Currently, six hectares (15 acres) of grasskeep is rented at Llantillio Crossenny and last year the sheep were lambed on land owned by Natalie’s father as the couple were in the process of moving. Over time, David has rented small pockets of land around Abergavenny.
He says: “The Badger Faced is an easy breed and well-suited to my lifestyle. They are brilliant mothers and the lambs are quick to get up and suck. We are in hill breed country here, just on the snow line, so they suit us.”
Ewe rolls are fed pre-lambing and lambs are given ad-lib creep almost straight away and weaned in June. Fat lambs sales start at the end of July, when they weigh about 35-36kg.
He says: “You have to weigh up the cost of keeping lambs on longer to gain weight against selling them lighter without using so much feed. We may get some profit off sheep, but really the aim is to break even.”
David was elected to the Badger Face Sheep Society judges list in 2015 and judged for the first time at Monmouth Show the same year. This August he will be calling the shots at Chertsey Show, a bit further afield in Surrey.
Both David and Natalie say spending time outside, either with sheep or horses, allows them some light relief from the stresses of their day jobs. David also owns a Harris’ Hawk, the only breed of bird which works in a pack, and describes flying Inka as his ultimate way to relax.
On the future for the couple’s new home, he says: “I want to improve the flock as I have a lot of older ewes. There is one in particular, one of the first I ever bought, which has not got a tooth in its head but always gives a good set of twins. I will go to Llandovery this year looking for new ewes and a ram to bring in some new blood.
“I made round bale haylage off my grasskeep last year and this is still keeping the ewes going now.”
Often accompanied by Natalie, David takes sheep to the Royal Welsh Spring Festival and the Royal Welsh Show, as well as Monmouth, Bedwellty, Llangynidr and Usk shows.
Natalie says: “We enjoy showing and I am very competitive. It is a friendly environment and we enjoy the social side too.”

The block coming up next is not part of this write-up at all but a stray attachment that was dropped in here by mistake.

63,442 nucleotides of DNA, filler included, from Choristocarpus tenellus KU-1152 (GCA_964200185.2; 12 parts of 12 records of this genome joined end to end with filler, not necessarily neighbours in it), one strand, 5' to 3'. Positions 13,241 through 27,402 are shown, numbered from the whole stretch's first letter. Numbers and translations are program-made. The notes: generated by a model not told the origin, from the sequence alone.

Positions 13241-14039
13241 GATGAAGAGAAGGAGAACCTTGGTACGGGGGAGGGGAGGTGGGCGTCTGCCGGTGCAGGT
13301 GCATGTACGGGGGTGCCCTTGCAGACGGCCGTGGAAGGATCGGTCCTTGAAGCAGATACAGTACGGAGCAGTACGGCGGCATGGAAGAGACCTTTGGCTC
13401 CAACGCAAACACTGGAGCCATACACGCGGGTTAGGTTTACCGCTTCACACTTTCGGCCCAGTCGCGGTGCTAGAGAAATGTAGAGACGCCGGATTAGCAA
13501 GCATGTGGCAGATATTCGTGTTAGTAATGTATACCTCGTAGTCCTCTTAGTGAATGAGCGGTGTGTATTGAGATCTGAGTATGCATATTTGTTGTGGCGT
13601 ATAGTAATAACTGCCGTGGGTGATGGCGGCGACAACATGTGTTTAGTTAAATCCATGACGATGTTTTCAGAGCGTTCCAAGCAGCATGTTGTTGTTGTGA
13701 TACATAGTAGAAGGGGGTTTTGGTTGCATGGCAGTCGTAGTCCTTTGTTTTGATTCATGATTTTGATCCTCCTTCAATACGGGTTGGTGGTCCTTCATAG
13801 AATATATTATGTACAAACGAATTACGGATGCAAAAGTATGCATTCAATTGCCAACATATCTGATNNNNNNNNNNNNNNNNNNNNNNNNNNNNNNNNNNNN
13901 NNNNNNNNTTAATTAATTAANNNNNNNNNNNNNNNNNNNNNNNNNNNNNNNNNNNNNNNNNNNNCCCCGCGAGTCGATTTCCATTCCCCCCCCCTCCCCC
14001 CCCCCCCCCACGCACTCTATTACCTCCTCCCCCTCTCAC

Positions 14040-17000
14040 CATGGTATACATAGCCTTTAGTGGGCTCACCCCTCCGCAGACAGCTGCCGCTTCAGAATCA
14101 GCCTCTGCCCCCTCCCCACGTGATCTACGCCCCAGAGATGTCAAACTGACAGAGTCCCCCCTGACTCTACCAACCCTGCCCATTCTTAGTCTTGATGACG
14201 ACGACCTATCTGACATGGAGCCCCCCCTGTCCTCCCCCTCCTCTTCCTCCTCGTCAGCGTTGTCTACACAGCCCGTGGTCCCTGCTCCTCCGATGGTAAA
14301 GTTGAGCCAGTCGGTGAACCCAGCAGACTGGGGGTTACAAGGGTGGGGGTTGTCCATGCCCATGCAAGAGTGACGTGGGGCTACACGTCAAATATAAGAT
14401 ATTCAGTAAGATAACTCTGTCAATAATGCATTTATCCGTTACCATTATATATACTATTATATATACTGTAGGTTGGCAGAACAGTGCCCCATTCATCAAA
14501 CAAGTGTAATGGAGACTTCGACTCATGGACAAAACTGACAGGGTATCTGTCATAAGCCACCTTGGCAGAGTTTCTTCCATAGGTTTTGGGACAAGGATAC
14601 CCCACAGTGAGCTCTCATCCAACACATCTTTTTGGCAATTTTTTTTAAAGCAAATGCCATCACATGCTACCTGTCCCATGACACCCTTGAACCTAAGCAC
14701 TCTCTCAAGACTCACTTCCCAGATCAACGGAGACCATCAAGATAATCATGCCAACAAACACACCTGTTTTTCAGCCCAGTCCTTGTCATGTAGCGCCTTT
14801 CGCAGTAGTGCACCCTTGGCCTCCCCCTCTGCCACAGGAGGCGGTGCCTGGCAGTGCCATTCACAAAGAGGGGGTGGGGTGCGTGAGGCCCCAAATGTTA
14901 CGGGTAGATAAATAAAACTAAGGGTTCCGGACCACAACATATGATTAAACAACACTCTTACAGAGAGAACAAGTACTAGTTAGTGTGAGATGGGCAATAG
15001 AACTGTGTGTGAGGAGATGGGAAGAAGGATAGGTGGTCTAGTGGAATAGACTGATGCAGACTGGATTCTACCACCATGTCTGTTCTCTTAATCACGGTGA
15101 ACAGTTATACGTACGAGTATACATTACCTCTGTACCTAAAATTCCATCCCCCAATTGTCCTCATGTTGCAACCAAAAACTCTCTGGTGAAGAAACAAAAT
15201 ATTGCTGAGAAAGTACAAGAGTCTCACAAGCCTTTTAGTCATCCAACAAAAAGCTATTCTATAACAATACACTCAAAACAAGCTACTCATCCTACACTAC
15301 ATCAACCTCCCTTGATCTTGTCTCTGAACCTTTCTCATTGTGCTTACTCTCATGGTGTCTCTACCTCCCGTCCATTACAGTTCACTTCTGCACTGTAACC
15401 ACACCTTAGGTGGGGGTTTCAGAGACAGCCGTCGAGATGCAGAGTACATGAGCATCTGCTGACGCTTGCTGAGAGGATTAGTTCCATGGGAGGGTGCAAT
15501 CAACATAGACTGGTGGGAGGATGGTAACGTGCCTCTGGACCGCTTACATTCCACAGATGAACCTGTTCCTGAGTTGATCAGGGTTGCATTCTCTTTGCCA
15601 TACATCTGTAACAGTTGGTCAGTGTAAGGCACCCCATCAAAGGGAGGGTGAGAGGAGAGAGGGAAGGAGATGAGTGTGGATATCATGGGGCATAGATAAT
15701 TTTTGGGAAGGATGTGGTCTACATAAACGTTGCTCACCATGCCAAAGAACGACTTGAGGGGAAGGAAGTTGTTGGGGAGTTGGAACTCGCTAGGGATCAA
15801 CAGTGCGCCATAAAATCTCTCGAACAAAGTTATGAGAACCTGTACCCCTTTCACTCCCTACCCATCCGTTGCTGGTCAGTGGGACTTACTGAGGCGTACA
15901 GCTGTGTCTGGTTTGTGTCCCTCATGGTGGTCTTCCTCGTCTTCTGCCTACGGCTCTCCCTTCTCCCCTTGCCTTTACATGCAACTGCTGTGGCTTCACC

On choosing his show sheep, David says: “I like to show sheep which are true to type and a good size, although not necessarily big. I favour sheep with golden faces, small ears and a white, hemp coat, which is more the traditional type of Torddu.
“The society no longer inspects sheep, which is a shame as the breed might lose its type.”
At the 2012 Royal Welsh Show, David took third place with a ewe lamb, in a breed class of 48. At the 2013 Royal Welsh Winter Fair he took second place in the breed with a pair of ewe lambs weighing 34kg each, describing this as his best achievement to date.
David has been trimming sheep for three years, having taught himself after struggling to find someone to trim them one year.
Kicking off the show season this year will be their visit to the Royal Welsh Spring Festival in May, and they will be taking two ewe lambs, an aged ewe and two ram lambs.
Natalie has had success at Builth Wells too, winning the Welsh part-bred horse championship with brood mare Kerry Blue Flyer in 2011. Natalie will soon move her three horses to the holding, which conveniently has an arena and stables already in place.
She is the practice manager at Farm First Vets, Penpergwm, and David says her knowledge is a great help to his sheep enterprise.
David says he has seen the breed rise in popularity, with the classes at the Royal Welsh greatly increasing in size. He says many of the exhibitors are smallholders but there are also some larger scale farmers who run the breed.
The Torddu now sees the second largest entry as a breed at the Royal Welsh Show.